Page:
"If reservation has given women a voice, it has also created a competitive environment at the grassroots. Performance has become a deciding factor during panchayat elections. "Women's mandatory participation has certainly transformed the governance paradigm and led to a more productive panchayati raj system."

I think the final quote is particularly inspiring, that women are raising the performance bar for all elected officials. 

Kenyan Example on Laws...

Kenyan Example on Laws...


In response to Nancy's comment, i would like to cite the Kenyan Constitution 2010 which makes provisions for more women representation. Howver in my interaction with some of the Kenya women activists the women are challenged by cultural practices, financing, division based on ethnic lines. this to me is an indication that the Consitution is a necessity but the necessary structures and orientation to make the implementation possible must go together. Nothwithstanding , some progress have been made as a result of the constitutional provision on women's political participation.  Also read:  http://theglobalobservatory.org/2013/03/new-constitution-helps-kenyan-wo...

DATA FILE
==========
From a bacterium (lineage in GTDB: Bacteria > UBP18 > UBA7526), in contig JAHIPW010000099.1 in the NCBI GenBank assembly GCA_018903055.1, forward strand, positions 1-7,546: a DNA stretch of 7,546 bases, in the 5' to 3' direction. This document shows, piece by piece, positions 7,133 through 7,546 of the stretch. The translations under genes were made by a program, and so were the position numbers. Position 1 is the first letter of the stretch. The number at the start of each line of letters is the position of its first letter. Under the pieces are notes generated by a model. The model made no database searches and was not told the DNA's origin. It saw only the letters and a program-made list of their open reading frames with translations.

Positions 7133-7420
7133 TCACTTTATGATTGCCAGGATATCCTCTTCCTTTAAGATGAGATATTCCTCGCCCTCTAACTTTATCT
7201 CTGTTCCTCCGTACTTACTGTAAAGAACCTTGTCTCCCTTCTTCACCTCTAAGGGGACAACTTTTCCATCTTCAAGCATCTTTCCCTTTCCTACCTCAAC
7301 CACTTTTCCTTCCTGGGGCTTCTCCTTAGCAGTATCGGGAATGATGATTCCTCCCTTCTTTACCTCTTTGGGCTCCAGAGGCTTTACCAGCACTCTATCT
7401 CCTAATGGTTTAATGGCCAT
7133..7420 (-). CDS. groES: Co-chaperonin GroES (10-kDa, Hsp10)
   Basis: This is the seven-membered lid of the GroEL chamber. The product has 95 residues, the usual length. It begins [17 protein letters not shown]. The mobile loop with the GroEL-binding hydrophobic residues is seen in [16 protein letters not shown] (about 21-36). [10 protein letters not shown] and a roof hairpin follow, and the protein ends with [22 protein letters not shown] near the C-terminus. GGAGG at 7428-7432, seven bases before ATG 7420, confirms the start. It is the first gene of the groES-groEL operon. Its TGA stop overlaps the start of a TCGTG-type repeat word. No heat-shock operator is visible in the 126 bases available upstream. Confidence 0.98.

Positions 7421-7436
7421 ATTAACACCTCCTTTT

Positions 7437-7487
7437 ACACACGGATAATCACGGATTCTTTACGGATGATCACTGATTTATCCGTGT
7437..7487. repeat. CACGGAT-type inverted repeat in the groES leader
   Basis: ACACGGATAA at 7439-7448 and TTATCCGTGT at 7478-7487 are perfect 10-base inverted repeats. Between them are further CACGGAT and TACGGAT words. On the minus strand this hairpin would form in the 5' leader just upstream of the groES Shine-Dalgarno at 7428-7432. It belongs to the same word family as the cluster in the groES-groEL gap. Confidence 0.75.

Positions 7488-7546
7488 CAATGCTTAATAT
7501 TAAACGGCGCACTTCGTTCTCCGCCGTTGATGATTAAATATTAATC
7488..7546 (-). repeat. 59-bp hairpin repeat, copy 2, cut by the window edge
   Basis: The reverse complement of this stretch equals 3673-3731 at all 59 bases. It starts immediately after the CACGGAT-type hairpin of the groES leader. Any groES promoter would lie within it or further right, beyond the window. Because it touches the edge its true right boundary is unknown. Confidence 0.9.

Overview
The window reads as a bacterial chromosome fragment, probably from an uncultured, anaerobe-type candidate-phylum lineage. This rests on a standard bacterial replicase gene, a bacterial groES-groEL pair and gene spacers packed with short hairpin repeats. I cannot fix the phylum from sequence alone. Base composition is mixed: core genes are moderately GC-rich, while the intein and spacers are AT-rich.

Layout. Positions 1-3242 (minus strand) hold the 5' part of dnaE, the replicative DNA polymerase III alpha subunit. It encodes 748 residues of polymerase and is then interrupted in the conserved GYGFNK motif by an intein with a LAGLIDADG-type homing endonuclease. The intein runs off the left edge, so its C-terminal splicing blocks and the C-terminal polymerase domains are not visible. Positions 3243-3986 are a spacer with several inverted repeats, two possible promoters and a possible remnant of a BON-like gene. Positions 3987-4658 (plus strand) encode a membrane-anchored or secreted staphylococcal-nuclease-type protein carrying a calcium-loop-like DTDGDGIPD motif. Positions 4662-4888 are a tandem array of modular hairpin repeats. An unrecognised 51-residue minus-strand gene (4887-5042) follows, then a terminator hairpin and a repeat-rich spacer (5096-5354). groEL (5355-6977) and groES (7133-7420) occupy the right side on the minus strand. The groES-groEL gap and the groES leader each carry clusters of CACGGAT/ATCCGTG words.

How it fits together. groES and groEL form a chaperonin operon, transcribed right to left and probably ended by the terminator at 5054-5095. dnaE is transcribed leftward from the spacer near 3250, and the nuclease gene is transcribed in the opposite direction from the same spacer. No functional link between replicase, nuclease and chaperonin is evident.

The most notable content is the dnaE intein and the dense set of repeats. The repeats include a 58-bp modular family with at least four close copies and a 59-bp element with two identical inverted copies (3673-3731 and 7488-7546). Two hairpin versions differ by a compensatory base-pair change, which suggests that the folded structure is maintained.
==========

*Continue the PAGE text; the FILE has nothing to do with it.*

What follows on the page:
Cross-sector women's caucuses

As Caroline mentioned in a previous comment, at NDI we have found that women’s caucuses can be an effective mechanism for providing structured support to women that are already in the political system. They also help pass legislation that benefits and promotes women and can be effective at getting more women engaged in the political system.   

I want to specifically highlight the benefits of cross-sector caucuses and coalitions. Cross-sector caucuses include civil society organizations and allow parliamentarians to leverage civil society networks and access large numbers of community members, connecting legislatures to constituents so they can better address their issues and gain their support. These cross-sector partnerships between the caucus and CSOs (such as NGOs and media that support a women’s agenda) explore synergies on bringing attention to—and ideally build a campaign around—consensus issues.  

One example of a cross-sector caucus that NDI worked with is the Political Women’s Caucus (KPPI) in Indonesia. KPPI was founded in 2000 and includes representatives from 17 major political parties including women members of the national assembly (DPR), as well as non-partisan representatives from civil society groups and academic institutions. KPPI functions as an independent and politically moderate caucus that provides a forum for women activists from all political parties. One of their major achievements include the enactment of a 2003 law that 30 percent of candidates on a party list for the national, provincial and district legislatures should be women. They built on this in the next election cycle, where they trained 269 women candidates who were nominated by their parties, 28 of whom were ultimately elected.